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in Filmmaking
on May 3, 2006

I haven’t really been following this, but this this news from the Electronic Frontier Foundation seems disturbing:

The U.N. World Intellectual Property Organization’s Standing Committee on Copyright and Related Rights Committee meets this week to discuss the latest redraft of the contentious new Broadcasting Treaty. The treaty would give broadcasters, cablecasters, and potentially webcasters, broad new 50 year rights to control transmissions over the Internet, irrespective of the copyright status of the transmitted material. It also requires countries to provide legal protection for broadcaster technological protection measures that will require Broadcast Flag-like technology mandates.

As we’ve noted elsewhere, EFF believes that these new rights will stifle innovation, create a new layer of liability for Internet intermediaries, impair consumers’ existing rights, restrict the public’s access to knowledge and culture, and change the nature of the Internet as a communication medium. Many of these concerns could be addressed by limiting the scope of the treaty to its intended purpose — signal theft. Unfortunately the new draft doesn’t remove any of our concerns, but only deepens them.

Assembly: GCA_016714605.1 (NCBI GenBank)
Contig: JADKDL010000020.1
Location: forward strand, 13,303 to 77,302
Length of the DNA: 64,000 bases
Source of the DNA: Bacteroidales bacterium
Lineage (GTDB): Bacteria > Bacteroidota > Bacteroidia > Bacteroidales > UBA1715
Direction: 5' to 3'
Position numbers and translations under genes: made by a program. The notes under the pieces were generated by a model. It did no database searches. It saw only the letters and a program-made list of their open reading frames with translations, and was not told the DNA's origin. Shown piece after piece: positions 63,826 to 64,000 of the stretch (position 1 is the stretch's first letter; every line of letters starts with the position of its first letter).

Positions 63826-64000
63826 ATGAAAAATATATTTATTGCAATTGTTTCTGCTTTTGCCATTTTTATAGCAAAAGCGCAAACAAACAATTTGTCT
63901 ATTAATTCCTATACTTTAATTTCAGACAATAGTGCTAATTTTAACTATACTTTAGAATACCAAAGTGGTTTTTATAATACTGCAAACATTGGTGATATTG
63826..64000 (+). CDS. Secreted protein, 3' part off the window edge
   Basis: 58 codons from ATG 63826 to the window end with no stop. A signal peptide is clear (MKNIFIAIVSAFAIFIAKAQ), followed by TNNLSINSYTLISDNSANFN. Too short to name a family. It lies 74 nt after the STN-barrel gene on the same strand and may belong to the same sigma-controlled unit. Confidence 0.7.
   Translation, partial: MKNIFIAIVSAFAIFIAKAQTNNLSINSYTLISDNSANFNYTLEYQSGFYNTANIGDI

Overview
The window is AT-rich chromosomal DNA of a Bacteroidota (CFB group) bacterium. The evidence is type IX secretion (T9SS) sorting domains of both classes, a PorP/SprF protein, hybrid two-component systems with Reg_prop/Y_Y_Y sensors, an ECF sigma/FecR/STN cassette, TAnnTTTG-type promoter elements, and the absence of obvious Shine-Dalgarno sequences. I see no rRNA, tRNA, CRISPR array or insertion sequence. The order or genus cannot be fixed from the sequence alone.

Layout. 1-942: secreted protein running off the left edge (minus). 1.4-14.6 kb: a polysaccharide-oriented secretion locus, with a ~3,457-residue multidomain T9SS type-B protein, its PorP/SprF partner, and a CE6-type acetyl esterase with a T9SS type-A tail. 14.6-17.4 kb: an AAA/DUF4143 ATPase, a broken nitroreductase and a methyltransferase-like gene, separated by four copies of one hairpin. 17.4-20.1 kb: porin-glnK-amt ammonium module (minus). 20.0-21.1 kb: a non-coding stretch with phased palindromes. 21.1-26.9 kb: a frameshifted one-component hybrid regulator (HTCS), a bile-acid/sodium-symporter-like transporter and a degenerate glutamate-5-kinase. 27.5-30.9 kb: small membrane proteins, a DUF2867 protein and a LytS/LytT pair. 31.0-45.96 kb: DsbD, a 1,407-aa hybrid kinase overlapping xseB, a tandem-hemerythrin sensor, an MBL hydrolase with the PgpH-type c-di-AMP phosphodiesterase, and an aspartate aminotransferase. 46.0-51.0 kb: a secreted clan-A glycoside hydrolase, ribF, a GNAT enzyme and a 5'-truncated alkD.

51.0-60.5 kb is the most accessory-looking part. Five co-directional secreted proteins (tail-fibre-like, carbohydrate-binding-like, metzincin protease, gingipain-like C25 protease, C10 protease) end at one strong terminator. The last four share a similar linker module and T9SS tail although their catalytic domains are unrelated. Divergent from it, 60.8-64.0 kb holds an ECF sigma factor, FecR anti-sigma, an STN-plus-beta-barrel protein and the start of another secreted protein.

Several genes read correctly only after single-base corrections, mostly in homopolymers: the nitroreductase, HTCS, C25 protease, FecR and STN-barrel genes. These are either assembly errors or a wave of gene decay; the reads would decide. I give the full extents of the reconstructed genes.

The link is via Boing Boing, where Cory Doctorow ledes like this:

The UN’s World Intellectual Property Organization has reconvened to discuss a treaty that will kill innovative Internet audio/video offerings — like podcasting, YouTube, Google Video, and Democracy Player — in order to protect the business models of a few entrenched broadcasters. This is the Broadcast Treaty, and the process — never pretty — got uglier than ever today.

The Chairman of this treaty committee has colluded with the US to expand this treaty to cover the Web, and to be sure that it contains a clause that will give DRM even more mandatory protection than it enjoys today. As the committee reconvened today, the Chairman revealed that he’d gone even further in giving the US what it wants, at the expense of the will of the rest of the world, particularly developing nations like Brazil.

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